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Alesha v. Burger King Corporation

March 2, 2012


Appeal from the District Court of the Fifth Judicial District of the State of Idaho, Minidoka County. Honorable Michael R. Crabtree and Honorable Jonathan P. Brody, District Judges.

The opinion of the court was delivered by: J. Jones, Justice.

2012 Opinion No. 40

The judgment of the district court is affirmed.

This is an appeal from the district court's grant of summary judgment in favor of Burger King, a Florida corporation, and HB Boys L.C., a Utah limited liability company, in Alesha Ketterling's negligence action. The district court determined that Ketterling had failed to timely serve HB Boys and that Burger King, a franchisor, had no liability for Ketterling's injuries. We affirm.



Ketterling alleged that she slipped on snow in the parking lot of the Burger King restaurant in Burley, Idaho, on December 22, 2006. BDSB of Western Idaho, L.C., an Idaho limited liability company, has the contractual right to operate the restaurant under a franchise agreement with Burger King. HB Boys manages the Burley Burger King under a contract with BDSB. According to Ketterling, her fall aggravated an existing knee injury. Ketterling alleged that Burger King's failure to make the premises safe was negligent and entitled her to damages for her injuries. Ketterling originally filed this action on November 5, 2008, naming Burger King as the only defendant. She served Burger King with a summons and copy of her complaint on January 30, 2009. Burger King forwarded the summons and complaint to HB Boys. Then, on May 21, 2009, Ketterling amended her complaint to include HB Boys as a defendant.

HB Boys moved for summary judgment, contending that Ketterling had failed to timely join it as a defendant. The district court agreed and granted the motion. The court subsequently granted summary judgment to Burger King, holding that, as franchisor, it did not control the premises where Ketterling fell and had no vicarious liability for Ketterling's injuries. Ketterling timely appealed. We must consider whether either defendant was entitled to summary judgment. We also review the district court's decision denying Ketterling access to Burger King's franchise agreement for the Burley Burger King restaurant.



A. Standard of Review.

When reviewing a district court's grant of summary judgment, "this Court applies the same standard used by the district court." Miller v. Idaho State Patrol, 150 Idaho 856, 863, 252 P.3d 1274, 1281 (2011). The district court should grant summary judgment "forthwith if the pleadings, depositions, and admissions on file, together with the affidavits, if any, show that there is no genuine issue as to any material fact and that the moving party is entitled to a judgment as a matter of law." I.R.C.P. 56(c). "The party opposing a motion for summary judgment 'must respond to the summary judgment motion with specific facts showing there is a genuine issue for trial.'" Brown v. City of Pocatello, 148 Idaho 802, 806, 229 P.3d 1164, 1168 (2010). If there are no factual issues, only questions of law remain; and this Court exercises free review over questions of law. Miller, 150 Idaho at 863, 252 P.3d at 1281.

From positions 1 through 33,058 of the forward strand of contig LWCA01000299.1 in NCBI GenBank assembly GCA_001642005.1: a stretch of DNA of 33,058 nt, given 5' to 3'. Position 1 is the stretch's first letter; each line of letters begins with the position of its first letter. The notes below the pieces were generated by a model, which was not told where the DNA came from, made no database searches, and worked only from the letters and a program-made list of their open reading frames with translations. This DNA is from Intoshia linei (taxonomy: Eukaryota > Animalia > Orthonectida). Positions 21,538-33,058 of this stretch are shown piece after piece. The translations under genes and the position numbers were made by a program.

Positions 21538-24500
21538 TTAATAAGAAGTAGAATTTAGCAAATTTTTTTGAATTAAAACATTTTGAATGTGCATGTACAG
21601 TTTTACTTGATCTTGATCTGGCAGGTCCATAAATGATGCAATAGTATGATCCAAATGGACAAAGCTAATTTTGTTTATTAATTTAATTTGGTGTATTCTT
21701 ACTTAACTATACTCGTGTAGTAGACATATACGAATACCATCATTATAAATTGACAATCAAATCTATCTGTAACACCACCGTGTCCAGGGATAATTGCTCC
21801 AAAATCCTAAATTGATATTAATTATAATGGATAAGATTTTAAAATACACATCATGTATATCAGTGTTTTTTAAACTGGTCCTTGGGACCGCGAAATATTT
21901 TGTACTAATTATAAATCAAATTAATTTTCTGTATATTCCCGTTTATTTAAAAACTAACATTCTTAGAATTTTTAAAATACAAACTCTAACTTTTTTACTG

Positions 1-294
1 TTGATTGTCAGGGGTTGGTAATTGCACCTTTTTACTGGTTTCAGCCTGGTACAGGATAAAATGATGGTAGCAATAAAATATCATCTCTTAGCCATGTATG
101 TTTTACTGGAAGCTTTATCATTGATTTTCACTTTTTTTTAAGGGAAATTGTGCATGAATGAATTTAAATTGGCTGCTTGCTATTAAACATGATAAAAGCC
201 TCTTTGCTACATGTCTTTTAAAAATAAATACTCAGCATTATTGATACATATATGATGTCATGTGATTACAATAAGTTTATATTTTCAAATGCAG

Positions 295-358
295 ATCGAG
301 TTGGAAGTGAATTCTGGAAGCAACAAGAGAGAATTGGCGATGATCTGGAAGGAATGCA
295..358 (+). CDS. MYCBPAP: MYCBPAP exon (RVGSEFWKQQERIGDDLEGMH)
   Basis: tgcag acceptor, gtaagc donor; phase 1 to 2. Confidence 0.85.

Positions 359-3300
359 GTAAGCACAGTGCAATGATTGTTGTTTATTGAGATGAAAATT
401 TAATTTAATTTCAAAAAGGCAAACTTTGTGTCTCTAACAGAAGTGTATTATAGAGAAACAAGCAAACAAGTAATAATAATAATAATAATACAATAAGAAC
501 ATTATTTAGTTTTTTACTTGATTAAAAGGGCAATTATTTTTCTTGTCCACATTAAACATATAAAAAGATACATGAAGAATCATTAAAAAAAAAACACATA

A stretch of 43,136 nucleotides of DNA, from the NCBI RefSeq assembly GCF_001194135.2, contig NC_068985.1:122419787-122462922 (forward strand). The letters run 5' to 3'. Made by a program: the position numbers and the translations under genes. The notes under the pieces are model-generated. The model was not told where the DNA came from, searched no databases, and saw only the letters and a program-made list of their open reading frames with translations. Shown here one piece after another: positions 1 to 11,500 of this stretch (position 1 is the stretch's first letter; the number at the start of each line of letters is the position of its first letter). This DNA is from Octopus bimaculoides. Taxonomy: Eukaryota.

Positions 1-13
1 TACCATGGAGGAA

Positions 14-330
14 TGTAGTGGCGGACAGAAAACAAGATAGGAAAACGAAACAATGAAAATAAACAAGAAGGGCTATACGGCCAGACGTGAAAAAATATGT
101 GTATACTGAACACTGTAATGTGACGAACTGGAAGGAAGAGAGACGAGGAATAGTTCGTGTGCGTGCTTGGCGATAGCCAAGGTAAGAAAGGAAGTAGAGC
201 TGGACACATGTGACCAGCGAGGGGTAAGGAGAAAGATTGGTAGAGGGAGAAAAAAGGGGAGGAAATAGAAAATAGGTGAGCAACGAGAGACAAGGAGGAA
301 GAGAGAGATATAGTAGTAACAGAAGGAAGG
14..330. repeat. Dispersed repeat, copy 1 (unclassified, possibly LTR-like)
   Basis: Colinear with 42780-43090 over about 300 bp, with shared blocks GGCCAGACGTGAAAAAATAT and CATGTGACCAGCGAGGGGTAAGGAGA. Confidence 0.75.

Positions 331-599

B. HB Boys was entitled to summary judgment.

The district court granted HB Boys' summary judgment motion because Ketterling amended her complaint to join HB Boys beyond the two year limitations period. The court observed that Ketterling served the summons and complaint on Burger King on January 30, 2011, more than two years after her alleged fall, and that Burger King subsequently notified HB Boys of the pending litigation. Then, Ketterling amended her complaint to include a claim against HB Boys. The court further noted I.C. § 5-219(4) provides that all claims for personal injury must be filed within two years. Thus, the court found it was undisputed that Ketterling attempted to join HB Boys as a defendant beyond the applicable limitations period and that HB Boys had no notice of the suit before the statute of limitations ran. The court determined that Ketterling could only maintain the action against HB Boys if: (1) her amended complaint "related back" to her original filing, under I.R.C.P. 15(c), such that the addition of HB Boys should be deemed to date to the original complaint; or (2) the statute of limitations was tolled under I.C. § 53-509, which requires businesses to file assumed business names with the Secretary of State. However, the court found relation back did not apply and that no grounds existed for tolling the statute of limitations.

On appeal, Ketterling argues that her amended complaint, which added HB Boys, should relate back because HB Boys would not be prejudiced by untimely service. Ketterling contends that HB Boys had notice of the lawsuit before she filed her complaint, and, in any event, HB Boys learned of the litigation at the same time as Burger King and therefore had ample opportunity to prepare a defense. In the alternative, Ketterling asserts that I.C. § 53-509(1) tolled the statute of limitations, citing Winn v. Campbell, 145 Idaho 727, 184 P.3d 852 (2008). According to Ketterling, HB Boys' failure to file an assumed business name with the Secretary of State prevented her from ascertaining HB Boys' identity until she filed her lawsuit against Burger King.

HB Boys counters that regardless of whether it was prejudiced by the lawsuit, Ketterling did not amend her complaint within the two-year period of limitations and therefore was barred from joining HB Boys. HB Boys argues that it did not have actual notice of Ketterling's suit against Burger King until the statute of limitations ran. Further, HB Boys contends that, despite Winn, I.C. ยง 53-509(1) does not toll the statute of limitation here because ...

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